According to an aspect of the invention a method to disconnect floor panels with a horizontal movement opposite to the snapping action is provided. The method comprises the steps of a) inserting a tool in a mechanical locking system having two locking elements which locks mechanically two adjacent edges of two panels in a horizontal direction, b) separating vertically the two locking elements with the tool, c) displacing the edges horizontally away from each other to unlock the mechanical locking system.
Mechanical snap locking systems are generally unlocked by angling or displacement along the edge. There is however installation patterns that do not allow such an unlocking for example a herring bone pattern. It is known that panels could be unlocked with a horizontal displacement perpendicular to the edge. Such unlocking could only be made with snap systems, which have a very low locking strength. The invention makes it possible to combine a horizontal unlocking in snap systems with a high locking strength.
Brief Description of the Drawings
Figs 1a-g illustrate prior art.
Figs 2a-b illustrate two embodiments of the first aspect.
Figs 3a-c illustrate in several steps mechanical joining of floor panels according to the first aspect.
Figs 4a-c illustrate in several steps mechanical locking and unlocking of floor panels according to the first aspect.
Only fig. 4d illustrates an embodiment of the invention.
Figs 5a-c illustrate in several steps mechanical locking of floor panels according to another embodiment.
Figs 6a-e illustrate embodiments.
Figs 7a-h illustrate different embodiments of a flexible locking element.
Figs 8a-8c illustrate locking systems on long and short side.
Figs 9a-i illustrate how prior art locking systems could be converted.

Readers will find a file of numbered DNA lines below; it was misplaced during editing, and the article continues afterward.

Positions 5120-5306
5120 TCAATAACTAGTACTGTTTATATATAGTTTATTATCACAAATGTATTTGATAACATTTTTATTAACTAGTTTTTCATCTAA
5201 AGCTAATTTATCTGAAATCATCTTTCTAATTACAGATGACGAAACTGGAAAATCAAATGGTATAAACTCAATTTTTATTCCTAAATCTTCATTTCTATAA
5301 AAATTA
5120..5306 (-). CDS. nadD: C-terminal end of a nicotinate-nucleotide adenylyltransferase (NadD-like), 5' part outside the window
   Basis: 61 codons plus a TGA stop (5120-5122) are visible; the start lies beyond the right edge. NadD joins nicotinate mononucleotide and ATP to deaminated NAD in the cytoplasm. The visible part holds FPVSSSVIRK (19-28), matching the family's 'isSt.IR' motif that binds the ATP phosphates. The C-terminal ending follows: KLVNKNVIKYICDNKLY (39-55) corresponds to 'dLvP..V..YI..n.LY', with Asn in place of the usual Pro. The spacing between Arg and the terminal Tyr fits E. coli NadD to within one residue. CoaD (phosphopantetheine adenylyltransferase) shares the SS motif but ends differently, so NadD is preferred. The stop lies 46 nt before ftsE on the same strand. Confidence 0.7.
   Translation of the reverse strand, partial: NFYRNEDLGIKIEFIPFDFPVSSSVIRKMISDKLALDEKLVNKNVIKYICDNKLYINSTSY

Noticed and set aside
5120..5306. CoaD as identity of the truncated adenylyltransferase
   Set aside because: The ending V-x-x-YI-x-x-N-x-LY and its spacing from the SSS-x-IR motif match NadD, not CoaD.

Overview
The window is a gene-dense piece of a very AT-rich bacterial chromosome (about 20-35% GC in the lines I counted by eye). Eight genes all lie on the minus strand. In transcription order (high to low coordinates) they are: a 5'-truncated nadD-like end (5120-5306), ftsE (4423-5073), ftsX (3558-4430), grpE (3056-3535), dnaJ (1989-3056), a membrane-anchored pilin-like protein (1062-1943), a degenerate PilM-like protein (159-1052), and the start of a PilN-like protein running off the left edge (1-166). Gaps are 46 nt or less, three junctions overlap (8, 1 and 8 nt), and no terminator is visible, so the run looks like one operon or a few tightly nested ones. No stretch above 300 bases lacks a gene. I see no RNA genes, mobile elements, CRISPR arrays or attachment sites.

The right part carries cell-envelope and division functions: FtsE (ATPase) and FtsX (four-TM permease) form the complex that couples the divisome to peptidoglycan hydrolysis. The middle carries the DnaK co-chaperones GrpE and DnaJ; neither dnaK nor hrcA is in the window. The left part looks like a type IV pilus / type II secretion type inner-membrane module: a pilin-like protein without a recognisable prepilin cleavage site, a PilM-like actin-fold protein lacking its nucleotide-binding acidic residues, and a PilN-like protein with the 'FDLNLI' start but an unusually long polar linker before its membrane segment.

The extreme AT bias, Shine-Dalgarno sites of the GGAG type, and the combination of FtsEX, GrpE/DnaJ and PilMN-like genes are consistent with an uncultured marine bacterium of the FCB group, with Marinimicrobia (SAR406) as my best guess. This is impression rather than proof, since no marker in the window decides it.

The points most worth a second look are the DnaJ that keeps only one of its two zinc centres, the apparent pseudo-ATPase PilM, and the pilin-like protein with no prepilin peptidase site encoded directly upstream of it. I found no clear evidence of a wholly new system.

Figs 10a-d illustrate how the flexible locking element could be used as a flexible tongue enabling vertical connection.
Figs 11a-c illustrate in several steps mechanical locking according to an embodiment of the second aspect.
Figs 12a-j illustrate embodiments.
Description of Embodiments of the Invention
To facilitate understanding, several locking systems in the figures are shown schematically. It should be emphasised that improved or different functions can be achieved using combinations of the preferred embodiments. The inventor has tested all known and especially all commercially used locking systems on the market in all type of floor panels, especially laminate and wood floorings and the conclusion is that at least all these known locking systems which have one or more locking elements cooperating with locking grooves could be adjusted to a system with one ore more flexible or sharp locking elements according to the first and second aspects. Most of them could easily be adjusted in such a way that they will be compatible with the present systems. Several flexible and/or sharp locking elements could be located in both adjacent edges, one over the other or side-by-side. The locking elements could be on long and/or short sides and one side with a flexible or sharp locking element could be combined with an other side which could have all known locking systems, preferably locking systems which could be locked by angling or a vertical movement. Floor panels are not excluded with flexible locking elements on for example a long and a short side or in panels, which have more than four sides for example 6 or 8 sides. Such panels could be installed by the known snap - snap installation methods. The most preferable embodiment is however a floorboard with a surface layer of laminate, a core of HDF and a locking system with a flexible or sharp locking element on the short side allowing easy snapping combined with a one piece mechanical locking system on long side which could be locked by angling. The long side locking system could have a small play of some 0,01 mm between at least some surfaces, which are active in the vertical or horizontal locking such as tongue/groove and or locking element/locking groove. This small play facilitates displacement. Such a floorboard will be very easy to install with angling and snapping.